The economic devastation brought by the coronavirus has put intense pressure on Thailand's poor, like motorcycle taxi driver Thanapat Noidee (R). (photo: AFP)
Shuffling around their tiny slum home, which is too small to stand up in, Thanapat Noidee and his wife Papassorn share donated noodles with their sons and worry about bills, as the coronavirus pushes Thailand's poor deeper into penury.
The wood-and-breeze-block hut, their home, stands in the heart of a Bangkok commercial district festooned with five-star hotels and upmarket restaurants. They share the small space with their children in the shadow of the nearby high-rise developments.
Under the 1.2-meter-high ceiling, the family's adults have to kneel to move around the single room home, which serves as the bedroom, living room and dining area. Downstairs, a tap provides a shower and a flat concrete surface serves as a kitchen area, a space shared with rats which clamber over their washed dishes.
Papassorn lost her job as a messenger as Thailand was locked down to contain the spread of the coronavirus in late March. She had to borrow money from her father and grandfather to pay for the electricity.
"The school term opens again soon (July 1) and I have to find money for those expenses as well."
Thailand's parliament is due Sunday to vote on whether to approve a near 60-U.S-dollar-billion stimulus to revive an economy battered by the pandemic. If agreed, it will be the biggest state cash injection in Thai history.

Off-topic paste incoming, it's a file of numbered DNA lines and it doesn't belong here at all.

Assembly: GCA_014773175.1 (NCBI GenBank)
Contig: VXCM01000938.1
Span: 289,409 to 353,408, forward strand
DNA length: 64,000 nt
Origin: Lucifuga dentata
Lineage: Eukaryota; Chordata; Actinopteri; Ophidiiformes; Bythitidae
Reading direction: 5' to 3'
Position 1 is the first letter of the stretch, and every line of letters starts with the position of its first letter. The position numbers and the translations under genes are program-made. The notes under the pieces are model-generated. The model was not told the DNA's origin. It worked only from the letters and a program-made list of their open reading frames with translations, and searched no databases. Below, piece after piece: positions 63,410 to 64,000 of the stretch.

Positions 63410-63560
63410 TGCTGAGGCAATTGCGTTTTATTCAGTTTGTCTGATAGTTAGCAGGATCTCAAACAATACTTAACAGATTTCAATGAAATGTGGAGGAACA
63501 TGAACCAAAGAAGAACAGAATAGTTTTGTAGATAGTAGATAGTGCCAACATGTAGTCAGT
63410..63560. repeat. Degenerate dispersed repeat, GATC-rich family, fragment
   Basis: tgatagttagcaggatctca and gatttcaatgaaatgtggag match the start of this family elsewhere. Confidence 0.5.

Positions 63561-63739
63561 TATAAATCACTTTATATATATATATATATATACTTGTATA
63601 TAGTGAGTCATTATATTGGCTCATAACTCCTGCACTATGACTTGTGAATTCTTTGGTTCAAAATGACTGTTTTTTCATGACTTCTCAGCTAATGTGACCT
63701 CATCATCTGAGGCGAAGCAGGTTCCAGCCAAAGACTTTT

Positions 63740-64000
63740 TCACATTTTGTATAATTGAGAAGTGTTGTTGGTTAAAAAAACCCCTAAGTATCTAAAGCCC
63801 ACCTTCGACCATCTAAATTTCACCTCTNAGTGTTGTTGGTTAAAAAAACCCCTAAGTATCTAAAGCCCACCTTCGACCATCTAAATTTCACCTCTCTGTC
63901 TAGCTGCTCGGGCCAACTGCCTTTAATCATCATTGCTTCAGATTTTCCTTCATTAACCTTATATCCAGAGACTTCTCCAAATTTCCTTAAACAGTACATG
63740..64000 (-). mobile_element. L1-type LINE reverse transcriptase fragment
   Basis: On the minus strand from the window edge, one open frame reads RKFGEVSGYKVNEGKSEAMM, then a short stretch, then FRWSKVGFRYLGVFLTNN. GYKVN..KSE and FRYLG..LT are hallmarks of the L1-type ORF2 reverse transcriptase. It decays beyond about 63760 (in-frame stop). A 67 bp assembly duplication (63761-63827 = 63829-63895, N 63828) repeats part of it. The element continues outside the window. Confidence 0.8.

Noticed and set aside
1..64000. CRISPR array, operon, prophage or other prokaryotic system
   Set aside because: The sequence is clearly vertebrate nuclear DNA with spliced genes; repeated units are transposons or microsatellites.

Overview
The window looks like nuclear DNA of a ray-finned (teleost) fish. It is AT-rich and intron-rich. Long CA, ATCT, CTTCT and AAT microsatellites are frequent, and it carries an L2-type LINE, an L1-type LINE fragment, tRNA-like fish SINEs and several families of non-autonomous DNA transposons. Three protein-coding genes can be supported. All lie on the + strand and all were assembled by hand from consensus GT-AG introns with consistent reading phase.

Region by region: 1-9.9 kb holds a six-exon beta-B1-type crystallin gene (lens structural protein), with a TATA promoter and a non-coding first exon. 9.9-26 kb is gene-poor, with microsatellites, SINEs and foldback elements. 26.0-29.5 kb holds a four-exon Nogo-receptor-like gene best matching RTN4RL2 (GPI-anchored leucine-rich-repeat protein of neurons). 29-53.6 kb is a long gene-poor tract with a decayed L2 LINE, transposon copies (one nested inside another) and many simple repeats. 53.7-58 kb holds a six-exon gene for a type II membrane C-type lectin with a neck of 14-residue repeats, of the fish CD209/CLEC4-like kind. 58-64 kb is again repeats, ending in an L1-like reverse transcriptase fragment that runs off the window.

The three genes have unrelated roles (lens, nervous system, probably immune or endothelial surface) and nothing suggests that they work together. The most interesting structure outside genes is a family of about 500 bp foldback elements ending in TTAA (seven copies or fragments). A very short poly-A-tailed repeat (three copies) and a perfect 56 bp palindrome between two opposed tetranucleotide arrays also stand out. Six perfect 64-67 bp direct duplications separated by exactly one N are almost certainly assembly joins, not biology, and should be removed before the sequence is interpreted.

Thailand has long paraded low unemployment as a symbol of its economic success. But millions like the Noidee family rely on informal work or day wages for survival, jobs imperiled by a feared six to seven percent contraction in the economy.
Thailand's government is due to vote on a massive stimulus to revive the battered economy. (photo: AFP)
Two months after the lockdown and with the outbreak under control, Bangkok is gradually creeping back to life. But Papassorn's work has not returned while her husband has seen the roughly 1,000 baht (31 U.S. dollars) he earns each day as a motorcycle taxi driver more than halved because of a fall in the number of customers.
The family has depended on the nearby Holy Redeemer Church for daily food handouts, a charity service which is being closed down as the city reopens.
"Without food donations, I'll have to fight harder for my family to survive," said Thanapat as he moved on his knees inside his lodgings, with his head occasionally knocking on the ceiling.
Thailand reported four new coronavirus cases on Sunday and no new deaths, taking the total number of infections to 3,081 with 57 deaths since January.
The new patients had arrived in Thailand from the United Arab Emirates, Turkey, and Saudi Arabia and have been in state quarantine, said Panprapa Yongtrakul, a spokeswoman for the government's Centre for COVID-19 Situation Administration.
Local infections have slowed and over the last two weeks, around 80 percent of new cases were Thais who had returned from abroad, Panprapa added.
Thailand will on Monday begin reopening more businesses classified as medium to high risks, including cinemas and gyms.
(With input from AFP and Reuters)